Nina Droff 06:08, September 30, 2022

The "sensitivity readers" are talked about in the United States, but they also exist in France.

Who are they ?

They are manuscript proofreaders but instead of sifting through faults, they track down potential attacks on the sensitivity of a community, or poor representations of minorities.

More and more manuscripts of novels in France pass through the hands of "sensitivity readers", "sensitive" readers who drive out racist, homophobic or sexist stereotypes from works to be published, at the request of their authors.

"It's someone concerned, part of the community in question, who will know if the remarks made are shocking or hurtful", explains Elodie, who practices this type of proofreading occasionally, on the subjects of homophobia and racism.

Albine, a librarian from Cameroon, also carries out this activity from time to time.

As a racialized person, she brings her outside perspective on how black characters are portrayed in the novels she edits.

"For example, in the description of skin colors, the authors sometimes speak of coffee-colored skin, but we will prefer the term black skin or brown skin, because these are the terms that people of color use."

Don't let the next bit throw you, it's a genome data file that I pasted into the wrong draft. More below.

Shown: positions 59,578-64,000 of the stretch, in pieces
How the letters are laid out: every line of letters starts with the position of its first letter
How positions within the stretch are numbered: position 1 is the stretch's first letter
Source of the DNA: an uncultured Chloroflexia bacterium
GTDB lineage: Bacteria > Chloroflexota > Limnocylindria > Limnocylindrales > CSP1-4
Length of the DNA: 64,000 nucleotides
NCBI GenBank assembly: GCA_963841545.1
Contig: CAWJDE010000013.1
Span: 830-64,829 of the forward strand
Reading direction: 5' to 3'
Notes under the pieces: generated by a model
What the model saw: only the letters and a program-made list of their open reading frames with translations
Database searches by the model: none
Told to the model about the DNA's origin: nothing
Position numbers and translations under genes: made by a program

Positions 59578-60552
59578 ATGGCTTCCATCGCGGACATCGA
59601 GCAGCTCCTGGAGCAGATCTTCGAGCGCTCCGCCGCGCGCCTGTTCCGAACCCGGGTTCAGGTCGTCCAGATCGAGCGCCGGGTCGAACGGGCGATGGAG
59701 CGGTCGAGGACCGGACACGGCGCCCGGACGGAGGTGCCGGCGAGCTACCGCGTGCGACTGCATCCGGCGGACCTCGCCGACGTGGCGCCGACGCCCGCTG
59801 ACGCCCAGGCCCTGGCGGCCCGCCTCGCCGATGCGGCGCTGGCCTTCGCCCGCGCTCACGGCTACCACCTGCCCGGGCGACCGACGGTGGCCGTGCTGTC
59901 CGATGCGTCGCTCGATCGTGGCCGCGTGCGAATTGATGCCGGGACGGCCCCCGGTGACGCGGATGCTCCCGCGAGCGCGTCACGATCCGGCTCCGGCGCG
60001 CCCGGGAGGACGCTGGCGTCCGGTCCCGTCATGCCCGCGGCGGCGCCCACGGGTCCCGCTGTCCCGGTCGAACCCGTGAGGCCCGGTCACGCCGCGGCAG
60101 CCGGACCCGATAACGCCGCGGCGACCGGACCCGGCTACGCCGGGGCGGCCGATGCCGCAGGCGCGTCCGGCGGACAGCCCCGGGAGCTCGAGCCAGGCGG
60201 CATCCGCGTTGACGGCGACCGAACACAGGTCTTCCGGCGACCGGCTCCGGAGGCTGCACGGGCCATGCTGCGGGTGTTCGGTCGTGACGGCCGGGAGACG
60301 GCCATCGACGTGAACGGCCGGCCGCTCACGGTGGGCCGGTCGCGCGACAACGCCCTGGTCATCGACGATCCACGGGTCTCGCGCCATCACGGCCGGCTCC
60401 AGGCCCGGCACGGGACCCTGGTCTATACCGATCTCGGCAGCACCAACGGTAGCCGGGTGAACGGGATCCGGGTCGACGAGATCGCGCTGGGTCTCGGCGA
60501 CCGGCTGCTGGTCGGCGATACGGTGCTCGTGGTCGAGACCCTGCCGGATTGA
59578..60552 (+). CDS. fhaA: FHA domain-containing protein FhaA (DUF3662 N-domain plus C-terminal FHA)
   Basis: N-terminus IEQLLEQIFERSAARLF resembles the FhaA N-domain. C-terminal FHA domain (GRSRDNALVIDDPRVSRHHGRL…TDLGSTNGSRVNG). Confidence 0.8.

"We don't censor"

Through her own experience as an author, Elodie has faced this situation herself.

"I once wrote a book with an Indian character and some things were wrong," she says.

"It was a reader, herself an Indian, who pointed this out to me. You can't write about everything without getting information."

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All "sensitive readers" remember it, there is no question of censoring the author.

It is simply advice and recommendations addressed to the writer.

"They are not obliged to take it into account", assures Albine.

"We give them our opinion, but they do what they want. We really have a consulting role."

A still marginal practice

Some publishing houses have already taken the step.

This is the case of the Parisian publishing house Scrieno, which systematically calls on sensitive proofreaders for its works.

For its founder and director, Jean-Paul Arif, having recourse to these proofreaders is logical in the creative process.

"It's like when we call on a police commissioner to help us write the script for a thriller," he says.

"It's not a problem to have a referent when you're on societal issues. It's the same approach."

For now, the practice remains quite marginal.

Sensitivity readers are not yet institutionalized professions within publishing houses.

Instead, they offer their services through word of mouth.

But according to Jean-Paul Arif, this could soon be democratized, especially since "the cost remains lower for publishers", he specifies.